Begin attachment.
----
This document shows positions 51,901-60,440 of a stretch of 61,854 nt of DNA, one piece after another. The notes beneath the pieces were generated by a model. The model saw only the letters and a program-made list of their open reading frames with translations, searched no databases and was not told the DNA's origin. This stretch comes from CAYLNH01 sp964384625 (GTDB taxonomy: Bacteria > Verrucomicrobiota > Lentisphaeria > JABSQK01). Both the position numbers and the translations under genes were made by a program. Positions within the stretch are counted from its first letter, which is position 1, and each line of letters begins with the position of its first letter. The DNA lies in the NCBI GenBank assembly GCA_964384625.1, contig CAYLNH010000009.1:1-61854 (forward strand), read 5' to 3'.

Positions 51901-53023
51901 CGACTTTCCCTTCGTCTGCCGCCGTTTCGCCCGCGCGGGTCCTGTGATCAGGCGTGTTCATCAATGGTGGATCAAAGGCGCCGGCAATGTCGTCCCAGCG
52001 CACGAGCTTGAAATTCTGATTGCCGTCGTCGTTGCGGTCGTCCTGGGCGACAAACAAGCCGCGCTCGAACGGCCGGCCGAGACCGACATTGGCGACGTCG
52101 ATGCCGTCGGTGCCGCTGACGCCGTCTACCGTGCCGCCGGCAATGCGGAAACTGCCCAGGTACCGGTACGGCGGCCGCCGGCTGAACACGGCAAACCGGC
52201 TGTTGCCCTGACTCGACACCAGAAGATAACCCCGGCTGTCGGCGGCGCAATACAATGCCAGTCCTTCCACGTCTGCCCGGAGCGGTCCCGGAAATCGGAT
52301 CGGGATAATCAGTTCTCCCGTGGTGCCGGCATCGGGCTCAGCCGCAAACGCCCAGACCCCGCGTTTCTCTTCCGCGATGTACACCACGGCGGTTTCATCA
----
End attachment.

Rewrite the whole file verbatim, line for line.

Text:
This document shows positions 51,901-60,440 of a stretch of 61,854 nt of DNA, one piece after another. The notes beneath the pieces were generated by a model. The model saw only the letters and a program-made list of their open reading frames with translations, searched no databases and was not told the DNA's origin. This stretch comes from CAYLNH01 sp964384625 (GTDB taxonomy: Bacteria > Verrucomicrobiota > Lentisphaeria > JABSQK01). Both the position numbers and the translations under genes were made by a program. Positions within the stretch are counted from its first letter, which is position 1, and each line of letters begins with the position of its first letter. The DNA lies in the NCBI GenBank assembly GCA_964384625.1, contig CAYLNH010000009.1:1-61854 (forward strand), read 5' to 3'.

Positions 51901-53023
51901 CGACTTTCCCTTCGTCTGCCGCCGTTTCGCCCGCGCGGGTCCTGTGATCAGGCGTGTTCATCAATGGTGGATCAAAGGCGCCGGCAATGTCGTCCCAGCG
52001 CACGAGCTTGAAATTCTGATTGCCGTCGTCGTTGCGGTCGTCCTGGGCGACAAACAAGCCGCGCTCGAACGGCCGGCCGAGACCGACATTGGCGACGTCG
52101 ATGCCGTCGGTGCCGCTGACGCCGTCTACCGTGCCGCCGGCAATGCGGAAACTGCCCAGGTACCGGTACGGCGGCCGCCGGCTGAACACGGCAAACCGGC
52201 TGTTGCCCTGACTCGACACCAGAAGATAACCCCGGCTGTCGGCGGCGCAATACAATGCCAGTCCTTCCACGTCTGCCCGGAGCGGTCCCGGAAATCGGAT
52301 CGGGATAATCAGTTCTCCCGTGGTGCCGGCATCGGGCTCAGCCGCAAACGCCCAGACCCCGCGTTTCTCTTCCGCGATGTACACCACGGCGGTTTCATCA